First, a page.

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Five reasons why we haven't found aliens yet © iStock

Five reasons why we haven't found aliens yet

Published: 25th January, 2016 at 00:00
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Hey E.T., why so shy? If alien life is out there, why have we not found it yet? Here are five possible reasons...

As Prof Stephen Hawking and colleagues set out on the biggest alien hunt ever, we take a speculative look at why we haven't already found any little green men (or extraterrestrial microbes, for that matter).


Aliens have never existed

We are unique. Hurray.


They're already extinct

A recent study claims that we haven't heard from aliens because they're already dead. "The universe is probably filled with habitable planets, so many scientists think it should be teeming with aliens," says lead author Dr Aditya Chopra. "[But] early life is fragile, so we believe it rarely evolves quickly enough to survive." The scientists argue that life on other planets would become extinct before it had time to create a balanced atmosphere where greenhouse gases are kept in check. "Most early planetary environments are unstable,” says Chopra.


We're not worth bothering with

In the world of Star Trek, the extraterrestrial Vulcans don't bother getting in contact with the humans, because they find them irrelevant and dumb. It's not until Zefram Cochrane invents a warp drive (a device that lets you go faster than light) that they change their minds. So maybe aliens simply don't care about our existence because we're stupid and they can easily hide from us. Again, because we are stupid.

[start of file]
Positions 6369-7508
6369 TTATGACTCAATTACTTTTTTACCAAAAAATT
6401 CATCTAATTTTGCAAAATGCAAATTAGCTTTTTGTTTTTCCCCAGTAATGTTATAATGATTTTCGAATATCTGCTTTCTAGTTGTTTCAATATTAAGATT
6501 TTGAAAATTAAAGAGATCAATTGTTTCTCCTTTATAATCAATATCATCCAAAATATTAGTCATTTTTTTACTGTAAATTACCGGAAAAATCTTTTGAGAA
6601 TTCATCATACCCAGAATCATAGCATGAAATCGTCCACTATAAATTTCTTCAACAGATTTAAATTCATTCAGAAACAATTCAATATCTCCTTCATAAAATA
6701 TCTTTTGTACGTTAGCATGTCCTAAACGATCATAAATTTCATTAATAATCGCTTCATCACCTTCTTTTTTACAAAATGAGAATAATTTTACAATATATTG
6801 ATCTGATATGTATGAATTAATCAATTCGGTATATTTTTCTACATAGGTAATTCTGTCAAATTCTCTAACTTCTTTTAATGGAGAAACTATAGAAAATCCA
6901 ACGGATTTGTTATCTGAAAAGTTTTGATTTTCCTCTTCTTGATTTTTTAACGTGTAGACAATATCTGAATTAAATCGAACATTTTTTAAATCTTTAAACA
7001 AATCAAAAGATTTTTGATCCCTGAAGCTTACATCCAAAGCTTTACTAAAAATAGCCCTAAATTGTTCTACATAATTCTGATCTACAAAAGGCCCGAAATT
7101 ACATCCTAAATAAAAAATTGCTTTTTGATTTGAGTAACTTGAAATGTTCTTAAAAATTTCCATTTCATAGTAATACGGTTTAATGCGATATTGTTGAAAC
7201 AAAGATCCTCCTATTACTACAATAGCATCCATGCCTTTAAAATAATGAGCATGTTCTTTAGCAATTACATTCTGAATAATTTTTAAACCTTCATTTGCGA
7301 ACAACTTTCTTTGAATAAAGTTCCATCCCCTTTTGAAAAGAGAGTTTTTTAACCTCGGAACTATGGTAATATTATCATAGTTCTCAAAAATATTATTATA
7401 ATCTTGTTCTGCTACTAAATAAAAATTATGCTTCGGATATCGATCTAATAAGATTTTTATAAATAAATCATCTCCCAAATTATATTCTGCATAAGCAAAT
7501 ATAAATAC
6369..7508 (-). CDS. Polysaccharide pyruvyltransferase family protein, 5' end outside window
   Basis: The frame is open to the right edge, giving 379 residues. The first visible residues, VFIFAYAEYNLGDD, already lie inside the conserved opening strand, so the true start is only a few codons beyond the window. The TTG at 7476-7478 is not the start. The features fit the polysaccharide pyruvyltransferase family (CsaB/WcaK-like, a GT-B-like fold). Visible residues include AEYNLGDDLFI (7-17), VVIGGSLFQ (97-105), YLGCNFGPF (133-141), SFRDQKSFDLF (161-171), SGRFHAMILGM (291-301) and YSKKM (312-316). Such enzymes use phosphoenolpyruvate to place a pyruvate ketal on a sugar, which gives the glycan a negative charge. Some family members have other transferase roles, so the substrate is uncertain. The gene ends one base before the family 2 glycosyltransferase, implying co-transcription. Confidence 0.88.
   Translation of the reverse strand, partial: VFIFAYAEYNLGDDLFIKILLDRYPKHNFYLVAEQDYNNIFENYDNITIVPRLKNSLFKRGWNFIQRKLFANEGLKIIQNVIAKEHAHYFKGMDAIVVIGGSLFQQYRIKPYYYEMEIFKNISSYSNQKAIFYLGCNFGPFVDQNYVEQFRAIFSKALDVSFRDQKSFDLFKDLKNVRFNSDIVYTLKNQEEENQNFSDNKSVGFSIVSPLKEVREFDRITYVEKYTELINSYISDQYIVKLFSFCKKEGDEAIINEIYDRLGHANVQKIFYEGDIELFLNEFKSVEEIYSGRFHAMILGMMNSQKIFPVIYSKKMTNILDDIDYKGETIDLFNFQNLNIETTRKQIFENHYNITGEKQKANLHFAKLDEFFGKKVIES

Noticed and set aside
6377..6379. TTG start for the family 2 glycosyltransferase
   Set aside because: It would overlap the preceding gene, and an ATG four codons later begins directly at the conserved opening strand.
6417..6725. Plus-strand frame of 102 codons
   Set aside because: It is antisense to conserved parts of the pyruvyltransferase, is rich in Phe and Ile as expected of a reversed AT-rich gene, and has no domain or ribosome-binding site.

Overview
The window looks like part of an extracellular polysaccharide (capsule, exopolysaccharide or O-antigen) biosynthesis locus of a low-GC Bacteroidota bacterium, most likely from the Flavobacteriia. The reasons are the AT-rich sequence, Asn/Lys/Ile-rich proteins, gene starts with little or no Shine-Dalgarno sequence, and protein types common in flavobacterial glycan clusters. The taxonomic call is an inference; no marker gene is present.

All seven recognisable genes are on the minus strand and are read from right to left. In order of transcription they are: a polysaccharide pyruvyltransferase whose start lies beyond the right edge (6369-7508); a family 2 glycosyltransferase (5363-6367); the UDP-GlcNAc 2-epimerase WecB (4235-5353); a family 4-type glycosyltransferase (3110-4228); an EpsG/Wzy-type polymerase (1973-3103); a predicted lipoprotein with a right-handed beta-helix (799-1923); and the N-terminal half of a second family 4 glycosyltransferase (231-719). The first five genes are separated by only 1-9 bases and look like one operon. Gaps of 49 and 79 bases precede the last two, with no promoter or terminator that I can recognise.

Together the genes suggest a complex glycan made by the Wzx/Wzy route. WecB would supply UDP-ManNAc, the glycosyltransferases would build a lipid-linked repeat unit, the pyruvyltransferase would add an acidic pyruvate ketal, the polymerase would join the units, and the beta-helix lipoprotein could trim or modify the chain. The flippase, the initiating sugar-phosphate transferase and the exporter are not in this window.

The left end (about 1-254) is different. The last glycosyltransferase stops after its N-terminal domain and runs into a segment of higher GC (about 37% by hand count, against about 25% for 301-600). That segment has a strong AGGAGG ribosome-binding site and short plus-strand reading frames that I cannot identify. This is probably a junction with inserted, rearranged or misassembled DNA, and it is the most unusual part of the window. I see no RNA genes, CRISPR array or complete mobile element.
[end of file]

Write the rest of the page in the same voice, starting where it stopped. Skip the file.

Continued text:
Alien life hasn't had time to develop

Observations from NASA’s Hubble Space Telescope and the planet-hunting Keplerspace observatory suggest that our Earth was one of the first ever habitable planets. “Compared to all the planets that will ever form in the Universe, the Earth is actually quite early," said Dr Peter Behroozi back in the December 2015 issue of Focus. So maybe life just hasn't had time to get started on other planets.


We're looking for the wrong thing

Some astronomers think that we've got the wrong idea when it comes to looking for extraterrestrials. Astronomer Royal Lord Martin Rees is known for having said that aliens are more likely to be machines - not organic creatures. In this case we should be looking for pollution and solar-harvesting structures instead of listening for radio signals.


So there are reasons why E.T. has been thus-far absent. But for many, it's just a matter of time. Maybe the Breakthrough Listen project - the largest ever hunt for alien life - will be the first to strike gold.


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